August Wilson was one of the twentieth century’s greatest dramatists, and one of the foremost writers of the African-American experience that the world has seen. Almost every regional theatre in the country has done at least one production of an August Wilson play, and for good reason.
His Pittsburgh Cycle, which consists of ten plays most set in Pittsburgh’s Hill District and based in every decade of the twentieth century, focusing on different facets of the African American experience are some of the most powerful plays ever written. I love Wilson’s plays, my favorite being Ma Rainey’s Black Bottom, but that will not be the play I’ll be discussing in this post. Instead, I’ll talk about the one that is most well known: Fences.
Fences, which premiered in 1985, is the Pittsburgh Cycle play set in the 1950s and concerns itself with the life of Troy Maxson, a former Negro League baseball player who after a life of struggle has finally been promoted as a garbage truck driver, only to continue to find tensions at home among his wife, Rose, sons Cory and Lyons, and war injured brother Gabriel. The eponymous Fences refer to an actual fence being built throughout the play, as well as the various emotional and mental fences being constructed by Troy, Rose, and Cory.
There are a lot of things to love about Fences, and luckily for us all, there is a pretty great film adaptation that just came out by one of August Wilson’s biggest fans, Denzel Washington. Wilson adapted this screenplay before he passed away in 2005, and the movie’s strength relies on the script, Washington, and Viola Davis, who rightfully won an Academy Award for her portrayal of Rose Maxson. I could say a lot of things about Fences but instead I’ll just link you to this review by Dustin Rowles because it sums up my feelings quite well.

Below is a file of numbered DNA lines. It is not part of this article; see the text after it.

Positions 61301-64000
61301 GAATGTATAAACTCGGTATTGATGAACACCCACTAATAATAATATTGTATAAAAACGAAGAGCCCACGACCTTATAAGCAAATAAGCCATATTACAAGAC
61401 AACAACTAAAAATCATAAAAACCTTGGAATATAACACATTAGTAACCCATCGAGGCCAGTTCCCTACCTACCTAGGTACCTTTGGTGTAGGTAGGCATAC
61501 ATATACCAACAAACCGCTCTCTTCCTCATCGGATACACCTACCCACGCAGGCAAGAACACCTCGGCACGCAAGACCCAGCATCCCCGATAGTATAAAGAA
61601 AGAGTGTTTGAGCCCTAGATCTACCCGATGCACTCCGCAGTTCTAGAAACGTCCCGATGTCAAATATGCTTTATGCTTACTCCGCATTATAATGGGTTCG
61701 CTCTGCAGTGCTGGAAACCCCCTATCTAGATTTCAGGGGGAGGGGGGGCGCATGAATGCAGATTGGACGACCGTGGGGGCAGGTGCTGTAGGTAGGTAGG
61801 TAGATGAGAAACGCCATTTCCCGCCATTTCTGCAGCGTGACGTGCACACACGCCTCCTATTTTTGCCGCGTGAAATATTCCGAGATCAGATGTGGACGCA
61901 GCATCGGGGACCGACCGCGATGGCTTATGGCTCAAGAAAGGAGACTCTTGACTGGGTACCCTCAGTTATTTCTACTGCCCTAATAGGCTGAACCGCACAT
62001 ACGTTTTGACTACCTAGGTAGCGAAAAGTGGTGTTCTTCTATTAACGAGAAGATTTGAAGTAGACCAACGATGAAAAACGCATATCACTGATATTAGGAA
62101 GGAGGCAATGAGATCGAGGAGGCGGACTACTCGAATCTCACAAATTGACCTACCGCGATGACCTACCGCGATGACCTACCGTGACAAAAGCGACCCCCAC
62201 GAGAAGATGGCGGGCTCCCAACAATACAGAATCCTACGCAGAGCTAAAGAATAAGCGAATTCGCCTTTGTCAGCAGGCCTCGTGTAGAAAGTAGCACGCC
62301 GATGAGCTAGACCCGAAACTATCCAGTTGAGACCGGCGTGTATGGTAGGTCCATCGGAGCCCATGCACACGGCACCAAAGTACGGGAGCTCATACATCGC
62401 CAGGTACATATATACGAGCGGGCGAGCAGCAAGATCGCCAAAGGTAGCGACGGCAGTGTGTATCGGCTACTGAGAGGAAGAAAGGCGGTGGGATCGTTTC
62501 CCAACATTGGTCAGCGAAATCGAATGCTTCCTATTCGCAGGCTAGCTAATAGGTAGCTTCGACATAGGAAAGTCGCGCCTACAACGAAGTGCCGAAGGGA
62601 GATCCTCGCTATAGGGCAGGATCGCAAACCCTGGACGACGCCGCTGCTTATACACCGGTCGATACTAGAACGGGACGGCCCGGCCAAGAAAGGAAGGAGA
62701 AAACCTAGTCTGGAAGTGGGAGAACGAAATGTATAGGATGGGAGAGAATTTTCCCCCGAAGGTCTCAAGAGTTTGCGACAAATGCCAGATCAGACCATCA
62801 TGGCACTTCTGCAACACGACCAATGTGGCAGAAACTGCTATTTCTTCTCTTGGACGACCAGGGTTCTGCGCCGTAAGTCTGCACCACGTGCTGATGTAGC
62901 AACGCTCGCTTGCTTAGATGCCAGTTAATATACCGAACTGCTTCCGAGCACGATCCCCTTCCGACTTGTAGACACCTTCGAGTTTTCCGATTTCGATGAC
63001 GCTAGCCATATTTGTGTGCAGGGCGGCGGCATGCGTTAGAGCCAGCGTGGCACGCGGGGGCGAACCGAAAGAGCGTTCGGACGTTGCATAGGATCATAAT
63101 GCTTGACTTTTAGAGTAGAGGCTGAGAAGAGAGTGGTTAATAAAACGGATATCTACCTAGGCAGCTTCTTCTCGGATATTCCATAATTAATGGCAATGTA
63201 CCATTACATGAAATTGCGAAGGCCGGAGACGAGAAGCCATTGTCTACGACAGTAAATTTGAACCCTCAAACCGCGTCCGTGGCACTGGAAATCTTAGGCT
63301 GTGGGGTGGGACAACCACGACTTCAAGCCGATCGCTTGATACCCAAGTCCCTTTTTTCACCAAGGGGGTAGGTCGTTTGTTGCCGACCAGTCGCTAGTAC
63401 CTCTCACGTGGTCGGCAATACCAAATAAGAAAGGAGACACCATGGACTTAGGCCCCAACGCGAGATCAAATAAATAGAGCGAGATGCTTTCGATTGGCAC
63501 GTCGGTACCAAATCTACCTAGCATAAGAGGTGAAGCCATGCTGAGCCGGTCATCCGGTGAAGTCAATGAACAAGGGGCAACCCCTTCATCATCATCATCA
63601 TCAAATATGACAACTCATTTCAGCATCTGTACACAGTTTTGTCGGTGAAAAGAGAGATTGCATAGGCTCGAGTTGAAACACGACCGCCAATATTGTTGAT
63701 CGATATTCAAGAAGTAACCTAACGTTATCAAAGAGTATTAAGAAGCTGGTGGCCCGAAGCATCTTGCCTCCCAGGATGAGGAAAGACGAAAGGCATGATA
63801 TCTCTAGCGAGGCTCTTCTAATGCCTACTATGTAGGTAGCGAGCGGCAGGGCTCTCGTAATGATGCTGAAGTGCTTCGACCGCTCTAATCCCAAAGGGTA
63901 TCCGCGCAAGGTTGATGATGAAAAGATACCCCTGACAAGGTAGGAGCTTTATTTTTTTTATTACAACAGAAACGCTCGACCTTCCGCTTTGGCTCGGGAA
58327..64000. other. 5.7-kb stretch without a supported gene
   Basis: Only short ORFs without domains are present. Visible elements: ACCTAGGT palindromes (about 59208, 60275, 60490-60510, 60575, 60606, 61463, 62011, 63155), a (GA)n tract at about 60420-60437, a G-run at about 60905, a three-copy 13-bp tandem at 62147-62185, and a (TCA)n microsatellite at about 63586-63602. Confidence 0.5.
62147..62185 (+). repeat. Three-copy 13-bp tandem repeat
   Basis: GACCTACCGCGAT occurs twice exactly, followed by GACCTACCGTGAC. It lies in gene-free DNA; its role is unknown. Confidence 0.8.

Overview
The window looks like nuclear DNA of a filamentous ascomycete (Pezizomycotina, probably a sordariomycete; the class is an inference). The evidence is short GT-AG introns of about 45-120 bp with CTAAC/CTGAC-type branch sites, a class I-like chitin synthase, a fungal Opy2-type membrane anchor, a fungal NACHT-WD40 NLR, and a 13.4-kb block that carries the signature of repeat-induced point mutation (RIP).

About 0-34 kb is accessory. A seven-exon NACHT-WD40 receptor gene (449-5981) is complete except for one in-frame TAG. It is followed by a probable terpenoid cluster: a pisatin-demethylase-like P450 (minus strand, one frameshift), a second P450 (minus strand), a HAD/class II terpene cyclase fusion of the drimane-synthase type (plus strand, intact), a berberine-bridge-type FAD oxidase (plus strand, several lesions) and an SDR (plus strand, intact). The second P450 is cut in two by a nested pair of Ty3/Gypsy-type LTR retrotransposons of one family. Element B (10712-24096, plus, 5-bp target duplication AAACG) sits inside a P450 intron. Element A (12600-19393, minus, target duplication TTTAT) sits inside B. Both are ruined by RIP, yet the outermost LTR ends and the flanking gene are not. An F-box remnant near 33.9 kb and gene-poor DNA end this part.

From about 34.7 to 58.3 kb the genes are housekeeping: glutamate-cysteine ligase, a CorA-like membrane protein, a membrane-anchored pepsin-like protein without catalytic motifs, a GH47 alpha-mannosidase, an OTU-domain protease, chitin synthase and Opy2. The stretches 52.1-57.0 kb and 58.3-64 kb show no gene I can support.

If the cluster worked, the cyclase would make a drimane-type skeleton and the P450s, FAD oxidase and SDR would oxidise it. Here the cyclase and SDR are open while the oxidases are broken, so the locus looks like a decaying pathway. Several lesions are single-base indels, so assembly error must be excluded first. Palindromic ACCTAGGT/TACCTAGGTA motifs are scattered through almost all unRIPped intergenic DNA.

I think Fences, and Wilson’s work in general, is incredibly important to the current cultural conversation for a multitude of reasons. As we rightly look for more diversity in entertainment that is being presented, Wilson’s work stands out as theatrical works that are written by and for the African American experience that are consistently produced.
While we work to ensure that all voices are represented in media, Wilson engages with multiple types of tensions within his works, exploring as many different types of experiences as he can through his mastery of language and emotion.
HBO has said that they will produce film adaptations of all ten plays of the Pittsburgh Cycle, ensuring that a new generation will see Wilson’s words as the powerful tools that they are. Fences and Wilson’s work will continue to engage new audiences as more of his works are put on the screen, but while we wait, let us read his powerful words:
“Don’t try and go through life worrying about if somebody like you or not. You best be making sure they doing right by you.”